The noble Baroness, Lady Scott of Needham Market, is known to me when wearing her road safety hat in her position on Suffolk County Council. She has been a leading light on road safety matters, as well as on other transport issues. I agree totally with her observation that the local transport plan is the main motor driving a great deal of our transport policy, but that it needs to link in with regional and national transport plans, as well as with wider issues such as land use planning and environmental policy. Indeed, her speech could well serve as an advertisement for my right honourable friend the Deputy Prime Minister's department. I shall commend her words to him.

I was also grateful to hear the maiden speech of my noble friend Lady Gibson of Market Rasen, who is a long-term acquaintance through the trade union movement and the Labour Party. Her role as a commissioner on the Health and Safety Commission has been extremely important. Furthermore, her knowledge of rail safety and transport safety in general is very helpful to our debate. It is no doubt partly due to her influence that we have seen an increase in resources for rail safety and other areas related to transport, a point that was referred to earlier in the debate. I am very pleased to welcome her presence in this House and I look forward to her involvement in transport debates.

A number of themes were introduced during the debate. A major theme referred to by my noble friend Lady Cohen is that of innovative ways in which to mobilise resources for transport. It runs through the whole debate. There are knee-jerk reactions against it from all sides of the House, but we are looking for new ways in which to bring income resources and capital, and indeed management expertise, into the transport field. At the same time, we are deeply concerned about safety on the roads and railways and in transport generally. It is important that the effective regulation of safety is separate from operations.

It is important, too, that transport solutions are addressed in a local context. Local transport plans are the dynamo of this whole approach. The broader environmental dimension is also important, as the right reverend Prelate drew to our attention, and it runs through much of what we propose in the integrated transport White Paper. It is the result of the powers in the Bill; and the means of delivery of the provisions in the Bill is through local transport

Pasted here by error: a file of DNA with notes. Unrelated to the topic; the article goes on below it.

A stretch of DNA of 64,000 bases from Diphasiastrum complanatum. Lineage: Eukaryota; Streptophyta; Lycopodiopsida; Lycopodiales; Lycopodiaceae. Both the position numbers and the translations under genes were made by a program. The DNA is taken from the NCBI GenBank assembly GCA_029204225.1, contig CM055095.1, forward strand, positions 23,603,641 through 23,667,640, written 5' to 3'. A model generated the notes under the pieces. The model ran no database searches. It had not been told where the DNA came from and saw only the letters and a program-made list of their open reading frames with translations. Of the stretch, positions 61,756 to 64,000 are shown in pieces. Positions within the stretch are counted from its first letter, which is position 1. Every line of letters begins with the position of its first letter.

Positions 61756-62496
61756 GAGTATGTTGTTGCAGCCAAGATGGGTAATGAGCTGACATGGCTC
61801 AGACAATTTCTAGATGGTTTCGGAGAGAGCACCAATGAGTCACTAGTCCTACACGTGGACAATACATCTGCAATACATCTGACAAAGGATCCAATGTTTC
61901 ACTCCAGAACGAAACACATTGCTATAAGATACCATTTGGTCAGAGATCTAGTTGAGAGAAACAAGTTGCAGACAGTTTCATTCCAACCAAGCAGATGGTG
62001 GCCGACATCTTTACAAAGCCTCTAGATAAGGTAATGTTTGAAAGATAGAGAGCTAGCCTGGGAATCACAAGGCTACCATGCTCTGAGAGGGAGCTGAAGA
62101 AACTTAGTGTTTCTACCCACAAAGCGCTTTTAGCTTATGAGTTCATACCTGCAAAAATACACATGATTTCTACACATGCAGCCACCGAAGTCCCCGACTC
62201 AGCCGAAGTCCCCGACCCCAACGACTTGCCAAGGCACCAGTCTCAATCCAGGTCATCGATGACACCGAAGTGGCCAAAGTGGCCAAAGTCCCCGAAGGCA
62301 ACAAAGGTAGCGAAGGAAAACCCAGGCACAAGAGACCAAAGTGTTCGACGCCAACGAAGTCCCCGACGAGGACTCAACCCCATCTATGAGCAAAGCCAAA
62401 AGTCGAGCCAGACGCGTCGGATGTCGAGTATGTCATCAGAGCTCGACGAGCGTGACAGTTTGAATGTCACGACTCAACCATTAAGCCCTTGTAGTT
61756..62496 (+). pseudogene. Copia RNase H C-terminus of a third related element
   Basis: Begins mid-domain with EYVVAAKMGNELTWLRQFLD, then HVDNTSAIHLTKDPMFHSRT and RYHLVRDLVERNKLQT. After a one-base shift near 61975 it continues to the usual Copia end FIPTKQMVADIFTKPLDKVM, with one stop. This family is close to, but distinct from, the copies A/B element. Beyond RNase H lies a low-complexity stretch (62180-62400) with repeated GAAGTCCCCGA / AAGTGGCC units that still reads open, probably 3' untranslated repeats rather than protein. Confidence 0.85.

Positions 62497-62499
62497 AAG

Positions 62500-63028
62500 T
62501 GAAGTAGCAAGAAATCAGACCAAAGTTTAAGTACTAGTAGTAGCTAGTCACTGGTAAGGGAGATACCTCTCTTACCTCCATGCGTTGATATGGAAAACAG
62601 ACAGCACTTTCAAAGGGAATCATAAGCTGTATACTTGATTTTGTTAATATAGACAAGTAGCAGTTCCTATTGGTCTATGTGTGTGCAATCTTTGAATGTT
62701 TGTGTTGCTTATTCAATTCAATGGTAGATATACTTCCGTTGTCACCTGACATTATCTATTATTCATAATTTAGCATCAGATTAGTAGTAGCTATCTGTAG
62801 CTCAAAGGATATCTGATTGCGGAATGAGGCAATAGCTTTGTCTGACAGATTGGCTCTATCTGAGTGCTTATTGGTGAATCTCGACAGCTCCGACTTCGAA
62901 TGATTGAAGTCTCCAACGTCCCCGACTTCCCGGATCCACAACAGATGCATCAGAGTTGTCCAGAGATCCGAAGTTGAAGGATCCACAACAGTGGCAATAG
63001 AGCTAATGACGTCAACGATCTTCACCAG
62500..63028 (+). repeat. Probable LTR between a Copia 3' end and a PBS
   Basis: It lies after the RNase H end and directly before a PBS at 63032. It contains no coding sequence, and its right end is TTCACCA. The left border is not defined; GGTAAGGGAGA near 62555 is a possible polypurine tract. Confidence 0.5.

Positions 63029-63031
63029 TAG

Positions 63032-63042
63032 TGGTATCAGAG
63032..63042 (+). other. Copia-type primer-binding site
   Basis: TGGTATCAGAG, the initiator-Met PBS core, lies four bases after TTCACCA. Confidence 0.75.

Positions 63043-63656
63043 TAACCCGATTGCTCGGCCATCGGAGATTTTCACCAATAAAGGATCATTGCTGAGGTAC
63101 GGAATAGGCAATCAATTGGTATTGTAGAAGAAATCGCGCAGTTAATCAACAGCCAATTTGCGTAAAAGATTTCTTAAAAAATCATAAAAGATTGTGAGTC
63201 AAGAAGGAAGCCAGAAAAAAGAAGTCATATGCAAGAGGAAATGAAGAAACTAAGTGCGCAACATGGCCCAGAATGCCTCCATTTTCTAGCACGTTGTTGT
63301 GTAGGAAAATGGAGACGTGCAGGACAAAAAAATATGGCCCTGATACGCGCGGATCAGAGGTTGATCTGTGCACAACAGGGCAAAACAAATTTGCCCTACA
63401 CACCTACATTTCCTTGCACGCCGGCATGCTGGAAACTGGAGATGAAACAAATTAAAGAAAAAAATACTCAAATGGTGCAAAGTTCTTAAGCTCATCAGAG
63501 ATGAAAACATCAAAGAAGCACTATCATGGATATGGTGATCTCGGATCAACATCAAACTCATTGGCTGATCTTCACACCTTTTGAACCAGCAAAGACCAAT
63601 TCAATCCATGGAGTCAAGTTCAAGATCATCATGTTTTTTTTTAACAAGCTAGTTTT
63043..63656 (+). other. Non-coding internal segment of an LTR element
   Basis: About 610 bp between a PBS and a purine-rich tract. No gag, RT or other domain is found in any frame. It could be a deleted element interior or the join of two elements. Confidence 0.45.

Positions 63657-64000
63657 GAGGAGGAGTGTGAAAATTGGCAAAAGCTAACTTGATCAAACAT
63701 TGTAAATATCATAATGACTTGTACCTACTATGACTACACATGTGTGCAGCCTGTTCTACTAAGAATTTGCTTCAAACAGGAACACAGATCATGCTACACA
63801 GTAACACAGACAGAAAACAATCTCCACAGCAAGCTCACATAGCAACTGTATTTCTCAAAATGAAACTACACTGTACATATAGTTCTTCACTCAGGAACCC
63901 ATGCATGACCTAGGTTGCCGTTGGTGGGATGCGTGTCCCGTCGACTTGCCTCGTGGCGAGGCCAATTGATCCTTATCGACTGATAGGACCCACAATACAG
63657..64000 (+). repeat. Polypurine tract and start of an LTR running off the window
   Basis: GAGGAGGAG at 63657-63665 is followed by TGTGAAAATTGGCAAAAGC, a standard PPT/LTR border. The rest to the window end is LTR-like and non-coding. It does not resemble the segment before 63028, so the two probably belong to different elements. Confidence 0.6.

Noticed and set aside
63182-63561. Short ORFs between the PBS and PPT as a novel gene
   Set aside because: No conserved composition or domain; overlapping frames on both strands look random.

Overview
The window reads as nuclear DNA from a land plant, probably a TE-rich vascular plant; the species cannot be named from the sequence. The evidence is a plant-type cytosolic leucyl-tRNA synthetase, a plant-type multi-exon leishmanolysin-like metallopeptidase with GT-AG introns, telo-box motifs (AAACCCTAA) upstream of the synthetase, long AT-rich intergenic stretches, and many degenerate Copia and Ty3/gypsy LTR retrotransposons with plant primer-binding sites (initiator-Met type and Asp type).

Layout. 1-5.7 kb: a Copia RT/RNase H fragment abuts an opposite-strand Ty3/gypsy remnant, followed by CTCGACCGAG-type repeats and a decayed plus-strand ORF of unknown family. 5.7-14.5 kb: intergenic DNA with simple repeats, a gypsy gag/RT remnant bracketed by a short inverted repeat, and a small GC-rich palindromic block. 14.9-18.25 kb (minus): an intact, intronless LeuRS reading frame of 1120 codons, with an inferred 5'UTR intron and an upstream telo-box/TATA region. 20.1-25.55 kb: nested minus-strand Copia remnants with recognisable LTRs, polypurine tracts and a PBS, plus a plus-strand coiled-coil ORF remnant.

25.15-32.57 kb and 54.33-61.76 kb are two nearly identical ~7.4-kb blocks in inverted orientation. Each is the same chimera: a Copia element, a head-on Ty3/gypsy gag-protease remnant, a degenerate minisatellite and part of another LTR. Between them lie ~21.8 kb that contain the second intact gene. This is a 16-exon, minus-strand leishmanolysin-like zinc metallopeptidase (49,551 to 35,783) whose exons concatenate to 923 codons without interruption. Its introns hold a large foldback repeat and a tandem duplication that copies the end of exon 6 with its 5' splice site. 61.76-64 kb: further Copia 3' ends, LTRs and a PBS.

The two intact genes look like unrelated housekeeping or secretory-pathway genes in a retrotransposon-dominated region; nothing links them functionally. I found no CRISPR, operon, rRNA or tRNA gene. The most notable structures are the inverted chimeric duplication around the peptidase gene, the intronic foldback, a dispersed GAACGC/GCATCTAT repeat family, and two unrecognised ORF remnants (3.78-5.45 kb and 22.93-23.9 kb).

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plans. The establishment of the Strategic Rail Authority provides for far more effective regulation in that field.

The noble Lord, Lord Brabazon, attacked the putative introduction of a public private partnership in air traffic control as a "botched privatisation". We are, however, dealing with the legacy of a botched privatisation of the rail industry. I was grateful, therefore, for the support of the noble Lord, Lord Marsh, who said that we need a strategic authority: whatever the ownership of the railways, we need a rail strategy and we need to ensure that we can enforce it. Therefore, the introduction of a Strategic Rail Authority is an important facet of the Bill.

The noble Lord, Lord Brabazon, referred to the Bill's length--despite the fact that almost every other contributor was attempting to add to its length! It is indeed a large and complex Bill. The noble Lord also complained that it has taken us three years to produce it. That is not entirely true. As the noble Earl, Lord Attlee, admitted, a large part of the Bill was before the House of Commons last year. The noble Lord complained also that it has taken us three years to produce a 10-year transport plan. That follows on 18 years when there was neither a comprehensive legislative framework for transport, nor sufficient resources, and when there was no transport strategy. We have been left with a deeply fragmented, internally inconsistent approach to transport ever since. Therefore, I do not think that the Opposition Front Bench can criticise us too much for taking the past two or three years to get this right.

I should refer also to potential collusion between the two Front Benches. I should like to exempt those on the Liberal Democrat Front Bench. My noble friend Lord Hughes referred to their innocence in these matters and I am prepared to go along with that. Nevertheless, we have some track form in this matter: we have the vote in another place. The Conservative Front Bench voted for a Liberal Democrat amendment put forward in good faith which was totally contrary to its own position. In a sense it does not matter in the House of Commons; they can play games there. Here, it does matter, and I hope that we shall not see that degree of cynicism from the Conservative Front Bench in this place. I shall try to refrain from making further party-political points.

The noble Lord, Lord Brabazon, asked about amendments to the Bill. There will be some amendments. My noble friend Lord Macdonald of Tradeston spelt out clearly the scope of the amendments that we intend to bring forward--subject to any arguments that convince us in Committee--and that they are limited. At most, they will apply to 12 main areas. I assure the noble Earl, Lord Attlee, that they will be significantly fewer than 500. I am not prepared to place a precise bet on these matters, but I suspect, given what the noble Earl said, that they will probably be considerably fewer than he himself proposes to pursue. So if we sit late hours during the passage of the Bill it will be a matter to lay at the noble Earl's door rather than the Government's.